One of the most accurate additive manufacturing processes is Laser Sintering (LS), and the experts at Ogle have worked with this technology since 2000. LS or SLS as it is also known is a well-developed additive manufacturing process that can be successfully used for both prototyping and small batch production applications.
The process uses an Argon laser, which traces the required shape direct from a 3D CAD model via an .stl file across a compacted powder bed of material. As the laser interacts with the first layer of powder it is fused – or sintered – to form the prerequisite shape, and as each layer is completed the powder bed drops down fractionally so the next layer of powder is introduced to the laser and can be sintered and bonded to the previous layer. The powder bed provides any necessary support for the parts that are being built, negating the requirement for any additional supports to be built into the design – a favourable difference from stereolithography. Once the part is complete, it is raised out of the powder bed and any excess powder can simply be removed by brushing it away.
A distinct advantage of the LS process is that because it is fully self-supporting, it allows for parts to be built within other parts – with highly complex geometry that simply could not be constructed any other way. Another key advantage of this technique is the durability and strength of the materials and in addition LS produces a product that requires no post-curing.
Like any manufacturing technique however, it is not perfect. One of the disadvantages of the LS process is that it can result in parts that are porous, and for certain applications, this may necessitate the part being infiltrated to improve certain properties of the material. However, it should be stated here, that with Ogle’s EOS machines only the surface of LS parts are porous and therefore, there is no requirement for infiltration. Also, the surface finish and accuracy of LS are not of as high a standard as with Stereolithography (SL). However Ogle has now installed vibro equipment that allows the sintered parts to be tumbled in a ceramic medium allowing for the surface layering to be removed.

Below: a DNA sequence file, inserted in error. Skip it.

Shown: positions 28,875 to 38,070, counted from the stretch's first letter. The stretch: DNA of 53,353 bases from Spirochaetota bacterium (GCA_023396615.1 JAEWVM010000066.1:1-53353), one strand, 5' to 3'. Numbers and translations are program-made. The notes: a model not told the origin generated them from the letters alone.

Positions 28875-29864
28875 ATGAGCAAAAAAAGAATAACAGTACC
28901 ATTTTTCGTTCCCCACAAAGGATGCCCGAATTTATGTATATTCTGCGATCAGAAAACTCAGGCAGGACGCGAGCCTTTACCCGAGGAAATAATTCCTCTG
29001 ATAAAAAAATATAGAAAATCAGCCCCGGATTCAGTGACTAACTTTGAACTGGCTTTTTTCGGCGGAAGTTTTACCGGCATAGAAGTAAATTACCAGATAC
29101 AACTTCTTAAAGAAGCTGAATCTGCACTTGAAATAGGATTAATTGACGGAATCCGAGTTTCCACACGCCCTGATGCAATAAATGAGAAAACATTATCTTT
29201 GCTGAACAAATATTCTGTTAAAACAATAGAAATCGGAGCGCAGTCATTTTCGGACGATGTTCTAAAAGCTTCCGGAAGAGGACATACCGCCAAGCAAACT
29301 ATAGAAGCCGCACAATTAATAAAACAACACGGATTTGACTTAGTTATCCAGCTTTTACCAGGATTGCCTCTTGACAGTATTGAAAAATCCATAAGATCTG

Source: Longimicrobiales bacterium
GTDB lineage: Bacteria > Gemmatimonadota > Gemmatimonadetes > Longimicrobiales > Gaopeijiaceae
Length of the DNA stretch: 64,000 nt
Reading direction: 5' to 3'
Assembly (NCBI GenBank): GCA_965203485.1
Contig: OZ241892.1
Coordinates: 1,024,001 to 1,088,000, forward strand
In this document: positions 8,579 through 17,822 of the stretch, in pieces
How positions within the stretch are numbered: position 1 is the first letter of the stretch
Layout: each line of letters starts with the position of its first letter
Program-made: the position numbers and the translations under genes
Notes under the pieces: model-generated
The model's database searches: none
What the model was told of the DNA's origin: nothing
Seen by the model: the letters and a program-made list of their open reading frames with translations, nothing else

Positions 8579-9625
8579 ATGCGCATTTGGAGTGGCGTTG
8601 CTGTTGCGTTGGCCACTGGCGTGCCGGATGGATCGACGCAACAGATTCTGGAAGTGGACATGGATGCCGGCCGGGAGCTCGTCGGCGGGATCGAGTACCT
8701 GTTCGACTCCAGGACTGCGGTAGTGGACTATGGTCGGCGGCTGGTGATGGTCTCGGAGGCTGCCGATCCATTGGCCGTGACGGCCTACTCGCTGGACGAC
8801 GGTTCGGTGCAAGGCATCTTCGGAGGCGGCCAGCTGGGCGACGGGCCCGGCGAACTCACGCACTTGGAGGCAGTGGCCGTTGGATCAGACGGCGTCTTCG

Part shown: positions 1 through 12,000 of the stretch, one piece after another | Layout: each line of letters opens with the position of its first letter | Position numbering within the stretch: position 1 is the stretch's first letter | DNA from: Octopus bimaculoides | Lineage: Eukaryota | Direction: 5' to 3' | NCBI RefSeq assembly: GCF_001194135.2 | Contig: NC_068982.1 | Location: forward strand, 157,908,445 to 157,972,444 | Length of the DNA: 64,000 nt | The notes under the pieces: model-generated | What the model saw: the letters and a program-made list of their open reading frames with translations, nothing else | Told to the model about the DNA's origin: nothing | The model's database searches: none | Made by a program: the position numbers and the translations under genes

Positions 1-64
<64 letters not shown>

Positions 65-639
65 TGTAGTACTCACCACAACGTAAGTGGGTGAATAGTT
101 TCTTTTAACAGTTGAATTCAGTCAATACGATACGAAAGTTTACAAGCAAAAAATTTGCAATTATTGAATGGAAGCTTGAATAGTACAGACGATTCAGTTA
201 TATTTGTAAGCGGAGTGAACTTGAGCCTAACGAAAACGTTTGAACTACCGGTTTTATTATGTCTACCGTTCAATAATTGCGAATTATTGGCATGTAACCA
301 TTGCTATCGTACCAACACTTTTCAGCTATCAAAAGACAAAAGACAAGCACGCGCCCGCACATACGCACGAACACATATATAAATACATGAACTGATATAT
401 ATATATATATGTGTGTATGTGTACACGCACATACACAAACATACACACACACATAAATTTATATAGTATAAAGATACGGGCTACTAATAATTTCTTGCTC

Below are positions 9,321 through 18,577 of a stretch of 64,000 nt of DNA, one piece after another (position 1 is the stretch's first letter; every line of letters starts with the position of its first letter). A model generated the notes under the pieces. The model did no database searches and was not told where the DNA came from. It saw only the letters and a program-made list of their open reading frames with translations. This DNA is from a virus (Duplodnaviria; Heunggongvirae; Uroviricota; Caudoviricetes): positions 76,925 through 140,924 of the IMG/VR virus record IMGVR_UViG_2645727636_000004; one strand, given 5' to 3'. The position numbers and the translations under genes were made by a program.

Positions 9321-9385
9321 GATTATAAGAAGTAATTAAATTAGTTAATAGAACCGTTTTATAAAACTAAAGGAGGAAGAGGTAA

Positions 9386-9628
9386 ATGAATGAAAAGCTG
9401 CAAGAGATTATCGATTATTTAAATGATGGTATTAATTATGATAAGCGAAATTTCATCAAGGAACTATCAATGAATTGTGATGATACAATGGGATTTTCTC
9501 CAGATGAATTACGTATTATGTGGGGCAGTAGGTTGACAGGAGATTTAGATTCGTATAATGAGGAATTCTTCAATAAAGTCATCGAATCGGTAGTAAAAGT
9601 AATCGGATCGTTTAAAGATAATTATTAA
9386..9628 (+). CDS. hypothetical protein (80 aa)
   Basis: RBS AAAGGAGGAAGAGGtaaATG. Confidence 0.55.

A specific application that illustrates this point extremely well comes in the form of a brief given to Ogle to produce a series of liquid containers – Ogle built the containers using the LS process and they all performed perfectly, with no extra post process required. The team at Ogle is fully experienced with the LS process for plastic materials and can offer comprehensive advice to clients to enable them to realize the process’ full potential – both for prototyping applications and manufacturing/production applications.
In-house LS machines at Ogle: